Drought, Wind and Heat
Bushfire season is starting earlier and lasting longer
Posted on 21.08.2018
The New South Wales Rural Fire Service declared the earliest total fire bans in its history this week. The entire state was declared to be in drought on the same day.
The combination of winter drought and hot, dry weather has made dangerous fires increasingly likely.
Already this week two fires on the south coast have escaped containment lines and destroyed houses.
The weather during these fires was 6 degrees Celsius warmer than the August average, dry and extremely windy. The wind speed peaked at 104 kilometres an hour in Bega and 85kph in Nowra, two towns close to where fires broke out.
Under these conditions, bushfires will spread quickly, produce large numbers of embers and are hard to stop.
Our fire seasons now start earlier and last longer. This means we’re increasingly likely to see repeats of historically large fires threatening residential areas.
While the situation in New South Wales is desperate, we must not forget that conditions here in Queensland are very similar and the level of concern about the potential for disastrous fire damage is very high. We strongly recommend that all Queenslanders become well informed about the likelihood of fires in their local areas; what they can do to prevent them and what they need to do in the event of a fire.
For more help and information go to: Bushfire Prepared
Fire seasons are longer
Current dry conditions are reflected in the maps of live fuel moisture produced by Dr Rachael Nolan of Western Sydney University. This method tracks the weekly moisture content of the forests in southern Australia, as observed by NASA’s MODIS satellite. The latest map shows a patchy distribution of dry areas and a drying trend over recent weeks.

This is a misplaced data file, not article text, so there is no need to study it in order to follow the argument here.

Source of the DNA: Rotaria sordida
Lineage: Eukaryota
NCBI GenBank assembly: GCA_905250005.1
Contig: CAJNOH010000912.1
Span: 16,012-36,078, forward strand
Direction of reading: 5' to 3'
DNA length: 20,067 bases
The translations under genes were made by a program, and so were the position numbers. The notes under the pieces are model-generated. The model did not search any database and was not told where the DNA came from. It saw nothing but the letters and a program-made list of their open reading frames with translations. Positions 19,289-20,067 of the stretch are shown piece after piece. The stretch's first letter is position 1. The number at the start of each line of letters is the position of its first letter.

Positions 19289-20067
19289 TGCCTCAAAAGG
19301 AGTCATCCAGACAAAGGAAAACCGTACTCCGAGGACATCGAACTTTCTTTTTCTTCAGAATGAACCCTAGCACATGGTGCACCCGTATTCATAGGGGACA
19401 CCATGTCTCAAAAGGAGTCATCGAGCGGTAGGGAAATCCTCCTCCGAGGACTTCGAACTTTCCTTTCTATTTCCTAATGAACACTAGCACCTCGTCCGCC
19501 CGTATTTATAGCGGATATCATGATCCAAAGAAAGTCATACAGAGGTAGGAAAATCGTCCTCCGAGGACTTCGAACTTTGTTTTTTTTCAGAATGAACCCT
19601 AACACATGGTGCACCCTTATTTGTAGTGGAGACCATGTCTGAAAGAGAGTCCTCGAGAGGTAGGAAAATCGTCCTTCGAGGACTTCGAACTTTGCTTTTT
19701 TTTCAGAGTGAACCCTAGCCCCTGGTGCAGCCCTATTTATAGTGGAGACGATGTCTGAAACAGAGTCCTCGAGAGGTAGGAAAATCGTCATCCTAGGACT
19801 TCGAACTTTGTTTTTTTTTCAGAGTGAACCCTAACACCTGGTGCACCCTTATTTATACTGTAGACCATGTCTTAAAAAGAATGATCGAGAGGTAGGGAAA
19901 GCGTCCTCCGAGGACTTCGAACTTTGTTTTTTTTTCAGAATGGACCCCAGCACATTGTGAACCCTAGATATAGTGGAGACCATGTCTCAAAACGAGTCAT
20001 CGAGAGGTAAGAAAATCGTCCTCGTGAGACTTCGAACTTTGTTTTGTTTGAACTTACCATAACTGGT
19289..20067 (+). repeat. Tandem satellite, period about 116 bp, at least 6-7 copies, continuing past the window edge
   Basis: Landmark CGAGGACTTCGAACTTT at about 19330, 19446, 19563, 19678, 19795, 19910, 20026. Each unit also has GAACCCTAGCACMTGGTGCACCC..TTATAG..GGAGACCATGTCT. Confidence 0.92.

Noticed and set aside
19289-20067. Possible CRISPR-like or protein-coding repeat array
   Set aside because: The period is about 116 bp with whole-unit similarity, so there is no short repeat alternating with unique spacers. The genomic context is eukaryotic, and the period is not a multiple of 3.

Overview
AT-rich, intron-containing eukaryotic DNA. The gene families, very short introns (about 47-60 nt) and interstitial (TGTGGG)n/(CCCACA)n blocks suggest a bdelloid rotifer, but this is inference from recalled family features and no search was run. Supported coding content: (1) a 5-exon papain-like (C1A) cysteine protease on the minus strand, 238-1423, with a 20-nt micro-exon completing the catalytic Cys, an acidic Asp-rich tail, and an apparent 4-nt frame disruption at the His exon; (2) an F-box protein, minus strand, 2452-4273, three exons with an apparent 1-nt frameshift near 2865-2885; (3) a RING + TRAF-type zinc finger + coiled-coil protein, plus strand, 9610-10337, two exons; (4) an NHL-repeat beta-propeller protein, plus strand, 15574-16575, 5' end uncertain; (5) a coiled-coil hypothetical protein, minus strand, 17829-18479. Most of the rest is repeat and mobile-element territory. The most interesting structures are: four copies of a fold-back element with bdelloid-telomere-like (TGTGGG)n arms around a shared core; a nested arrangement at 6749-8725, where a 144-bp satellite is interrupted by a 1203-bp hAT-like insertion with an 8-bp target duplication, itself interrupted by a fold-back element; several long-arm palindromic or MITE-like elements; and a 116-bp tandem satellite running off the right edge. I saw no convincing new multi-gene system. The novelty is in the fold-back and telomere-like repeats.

It looks like NSW’s fire season has already started, and it’s likely to be bad. Last year’s fire season also extended well into autumn, with serious bushfires burning in mid-April.
Fire agencies usually enjoy a six-month break from bushfires between April and September, but this year they had only three months’ respite.
This reflects evidence of a trend toward more extreme fire weather over the past 30 years, and lengthening fire seasons.
This problem is being keenly felt in western United States, where fire agencies have warned that the fire season now lasts all year round. Not only that, there is clear evidence climate change is increasing fire activity in the United States; the record for the largest fire in California history has been broken two years in a row
The Bureau of Meteorology’s latest seasonal forecast, issued on August 16, considers it likely that dry conditions will persist for the next three months.